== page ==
Wednesday, October 3, 2007

The Enormous Cost of Tranportation

An parathentical comment in Neil Reynolds' column in the Globe and Mail today brought home to me how difficult the issue of really controlling carbon emissions is going to be (not that I did not think it hellishly difficult already). The column focused on how Canadian purchasers are suckers given the inexplicably higher prices paid by Canadians as opposed to Americans in nearby communities for the same goods. In the course of these comments he notes the following observation:

The [Federal Reserve Bank of San Francisco] observed that, in a globalized economy, distribution costs can be quite significant. It noted that Mattel buys a Barbie doll from a manufacturer in China for $2 [U.S.], sells it in the United States for $10 - but keeps only $1 for itself. The company spends $7 to get the doll to the store shelf where it will be sold.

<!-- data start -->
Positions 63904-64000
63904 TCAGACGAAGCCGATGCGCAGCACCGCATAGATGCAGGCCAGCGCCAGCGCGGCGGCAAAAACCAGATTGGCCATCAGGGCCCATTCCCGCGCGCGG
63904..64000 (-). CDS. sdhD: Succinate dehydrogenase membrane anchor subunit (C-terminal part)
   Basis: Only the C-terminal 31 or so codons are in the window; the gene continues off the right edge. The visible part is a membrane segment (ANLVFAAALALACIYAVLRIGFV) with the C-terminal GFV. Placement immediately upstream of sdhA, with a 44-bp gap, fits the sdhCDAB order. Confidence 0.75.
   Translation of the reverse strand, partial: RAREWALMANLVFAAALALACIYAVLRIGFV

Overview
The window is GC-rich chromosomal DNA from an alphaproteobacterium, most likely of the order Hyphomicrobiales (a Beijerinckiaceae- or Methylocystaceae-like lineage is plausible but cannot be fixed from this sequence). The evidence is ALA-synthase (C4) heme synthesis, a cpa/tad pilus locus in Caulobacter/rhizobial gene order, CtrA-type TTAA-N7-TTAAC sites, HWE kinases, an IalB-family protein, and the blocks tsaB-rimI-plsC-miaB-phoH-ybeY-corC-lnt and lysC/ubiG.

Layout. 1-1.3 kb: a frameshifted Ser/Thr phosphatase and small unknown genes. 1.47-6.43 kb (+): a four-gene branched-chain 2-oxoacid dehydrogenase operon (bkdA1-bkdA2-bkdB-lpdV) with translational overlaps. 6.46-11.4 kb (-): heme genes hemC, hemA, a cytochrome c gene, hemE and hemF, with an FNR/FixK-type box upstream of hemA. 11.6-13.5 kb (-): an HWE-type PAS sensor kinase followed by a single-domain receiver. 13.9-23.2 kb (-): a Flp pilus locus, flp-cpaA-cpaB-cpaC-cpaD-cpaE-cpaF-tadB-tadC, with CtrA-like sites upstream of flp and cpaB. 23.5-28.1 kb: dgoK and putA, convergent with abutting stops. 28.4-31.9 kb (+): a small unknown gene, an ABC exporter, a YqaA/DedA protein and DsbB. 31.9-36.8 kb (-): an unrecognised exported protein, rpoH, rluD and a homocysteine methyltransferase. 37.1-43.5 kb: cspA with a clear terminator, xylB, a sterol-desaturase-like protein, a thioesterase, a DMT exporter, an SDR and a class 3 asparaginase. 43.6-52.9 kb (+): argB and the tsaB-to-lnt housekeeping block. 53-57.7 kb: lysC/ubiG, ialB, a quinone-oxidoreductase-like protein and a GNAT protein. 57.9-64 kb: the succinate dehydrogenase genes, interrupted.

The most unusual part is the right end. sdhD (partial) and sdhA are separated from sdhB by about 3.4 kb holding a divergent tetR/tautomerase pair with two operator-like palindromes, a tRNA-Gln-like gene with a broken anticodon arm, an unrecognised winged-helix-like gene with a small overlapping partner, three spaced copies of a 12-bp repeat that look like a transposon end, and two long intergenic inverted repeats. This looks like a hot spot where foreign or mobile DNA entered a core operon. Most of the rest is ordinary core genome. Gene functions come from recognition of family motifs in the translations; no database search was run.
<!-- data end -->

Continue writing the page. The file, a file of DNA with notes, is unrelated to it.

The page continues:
Thus 70% of the price of the final product goes to paying for transportation of the manufactured good. This of course understates the actual portion of the costs attributable to transportation since the oil needed to make the plastic undoubtedly came from the Middle East, Africa or Russian and not from the oil well situated in the factory's backyard.

This brings how the point (near and dear to the cliamte change naysayers and the Harperites) that really controlling emissions is going to come at a real cost. The transportation of goods -- say wood from Canada to China or tables from China to Canada -- over long distances means burning fossil fuels and a lot of them. You can bicycle to work a lot but unless you are willing to adopt a strictly buy local standard or dramatically reduce your buying generally you are still going to make a significant contribution to the carbon going into the air.

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